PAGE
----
Do you suffer from fear of public speaking? Here are 10 causes of speech anxiety and powerful tips about how to speak with confidence!
Want an attention-grabber the next time you give a speech? How about this: speech anxiety ranks higher than death as the fear people mention most often!
How's that for a widespread form of social anxiety?
Need a powerful technique to relax before your next speech or presentation? Got only a few minutes to spare? It's all in my essential cheat sheet for speakers, "How to Calm Your Nerves before Speaking."
The Prevalence of Fear of Public Speaking
To be fair: heights, insects, and deep water also rank above death in the survey that's still cited above any other. It's from The Book of Lists, which in 1977 reproduced a 1973 survey by Bruskin Associates.* Here's the full ranking of the "14 worst human fears": 1. Speaking before a group 2. Heights 3. Insects and Bugs 4. Financial Problems 5. Deep Water. 6. Sickness 7. Death 8. Flying 9.Loneliness 10. Dogs 11. Driving in a Car 12. Darkness 13. Elevators. 14. Escalators.
To bring that up to date to our 21st century, a recent post from a “knowledge, awareness, and self-improvement” site finds fear of public speaking occupying the #3 slot. In this list, a dread of loneliness and death edge out our social phobia. But fear of speaking reliably remains as one of our great waking nightmares.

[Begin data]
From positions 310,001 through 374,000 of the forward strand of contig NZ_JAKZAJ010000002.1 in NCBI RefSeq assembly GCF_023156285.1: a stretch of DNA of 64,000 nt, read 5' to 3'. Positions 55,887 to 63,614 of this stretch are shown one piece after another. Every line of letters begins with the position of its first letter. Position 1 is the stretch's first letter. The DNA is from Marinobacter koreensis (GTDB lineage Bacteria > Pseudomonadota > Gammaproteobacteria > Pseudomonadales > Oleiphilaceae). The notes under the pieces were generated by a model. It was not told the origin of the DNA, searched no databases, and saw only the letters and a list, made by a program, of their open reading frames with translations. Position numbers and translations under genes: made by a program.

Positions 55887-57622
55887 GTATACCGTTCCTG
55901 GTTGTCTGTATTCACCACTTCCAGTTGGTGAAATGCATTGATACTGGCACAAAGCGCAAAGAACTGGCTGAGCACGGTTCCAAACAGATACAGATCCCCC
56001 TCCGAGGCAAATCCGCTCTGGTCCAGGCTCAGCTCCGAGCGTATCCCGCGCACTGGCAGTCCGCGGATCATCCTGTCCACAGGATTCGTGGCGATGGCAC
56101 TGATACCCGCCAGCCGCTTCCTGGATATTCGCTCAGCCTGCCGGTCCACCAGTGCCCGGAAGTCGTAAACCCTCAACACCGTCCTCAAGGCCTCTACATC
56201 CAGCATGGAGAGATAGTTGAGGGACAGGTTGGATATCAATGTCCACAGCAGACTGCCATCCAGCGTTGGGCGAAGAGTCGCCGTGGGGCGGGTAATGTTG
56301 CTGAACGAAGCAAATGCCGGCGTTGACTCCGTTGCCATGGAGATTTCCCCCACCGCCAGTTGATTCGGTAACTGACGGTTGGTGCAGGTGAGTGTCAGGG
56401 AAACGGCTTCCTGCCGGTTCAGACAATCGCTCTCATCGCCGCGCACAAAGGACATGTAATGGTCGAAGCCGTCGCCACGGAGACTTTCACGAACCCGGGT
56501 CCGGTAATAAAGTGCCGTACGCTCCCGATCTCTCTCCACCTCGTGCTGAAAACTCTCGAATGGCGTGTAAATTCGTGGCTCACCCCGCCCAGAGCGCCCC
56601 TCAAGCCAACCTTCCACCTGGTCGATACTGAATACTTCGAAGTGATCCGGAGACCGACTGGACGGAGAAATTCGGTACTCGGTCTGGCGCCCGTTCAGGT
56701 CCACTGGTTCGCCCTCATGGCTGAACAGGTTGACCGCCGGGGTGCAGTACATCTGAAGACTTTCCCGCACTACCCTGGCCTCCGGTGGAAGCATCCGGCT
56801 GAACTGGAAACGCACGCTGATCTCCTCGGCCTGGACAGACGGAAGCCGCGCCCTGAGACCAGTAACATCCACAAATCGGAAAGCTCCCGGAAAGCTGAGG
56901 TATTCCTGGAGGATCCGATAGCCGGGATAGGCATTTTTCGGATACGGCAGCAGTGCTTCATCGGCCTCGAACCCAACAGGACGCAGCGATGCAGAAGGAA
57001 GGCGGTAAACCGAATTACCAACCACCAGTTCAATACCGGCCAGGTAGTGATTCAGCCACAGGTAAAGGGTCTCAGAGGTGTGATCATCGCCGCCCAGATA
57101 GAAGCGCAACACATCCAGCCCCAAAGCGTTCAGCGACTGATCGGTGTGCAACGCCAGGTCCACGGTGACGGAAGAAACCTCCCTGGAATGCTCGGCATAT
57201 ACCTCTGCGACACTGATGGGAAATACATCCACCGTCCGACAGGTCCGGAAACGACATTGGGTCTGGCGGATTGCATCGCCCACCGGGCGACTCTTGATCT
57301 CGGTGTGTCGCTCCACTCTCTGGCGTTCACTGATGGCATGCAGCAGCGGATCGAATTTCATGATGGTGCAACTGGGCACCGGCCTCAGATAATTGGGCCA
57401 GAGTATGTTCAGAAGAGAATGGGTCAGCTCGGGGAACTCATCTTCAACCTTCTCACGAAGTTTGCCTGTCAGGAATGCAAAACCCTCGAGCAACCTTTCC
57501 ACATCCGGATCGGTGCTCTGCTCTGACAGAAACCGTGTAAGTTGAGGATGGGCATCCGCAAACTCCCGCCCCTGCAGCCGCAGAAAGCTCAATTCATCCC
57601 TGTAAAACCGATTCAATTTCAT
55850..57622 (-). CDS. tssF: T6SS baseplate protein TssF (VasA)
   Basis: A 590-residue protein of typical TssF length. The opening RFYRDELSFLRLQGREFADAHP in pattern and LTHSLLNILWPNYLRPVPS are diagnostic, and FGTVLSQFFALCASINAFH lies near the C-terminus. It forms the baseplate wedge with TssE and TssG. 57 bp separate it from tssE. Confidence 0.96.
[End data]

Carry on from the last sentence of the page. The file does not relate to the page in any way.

So if you fear speaking in public more than riding an escalator, you're certainly not alone. Speech jitters still ranks high the world over on lists of things people would rather not do. But what specifically causes this type of social anxiety?
How to Overcome Stage Fright and Speech Anxiety
As the founder and president of The Genard Method in Boston, I've spent the past 18 years helping professionals eliminate their stage fright through our Fearless Speaking Program. In the video below, I explain this powerful coaching course for overcoming fear of speaking:
The Top 10 Reasons You Have Stage Fright
Here's what you need to know to start your journey to greater confidence and enjoyment of public speaking. These are the ten biggest reasons you have this fear, and my tips on how you can overcome it . . . and basically get your life back!
- Self-consciousness in front of large groups. This is the most frequently named reason for performance anxiety. Speech coaches often hear: "I'm fine talking to small groups, but when it's a large audience I get really anxious." Two strategies will help: (1) Remember that the people in a big audience are the same ones you talk to individually, and (2) Concentrate on just talking to them, not "presenting". You'll be at your best.
- Fear of appearing nervous. Do you fear that you'll look fearful? Many speakers do. It's easy, then, to believe that if the audience sees those nerves, they'll think you don't know your topic. But of course the two aren't linked. When you see that a speaker is nervous, don't you sympathize, rather than making a judgment on that person's professionalism? If anything, your audience will extend you sympathy not resistance.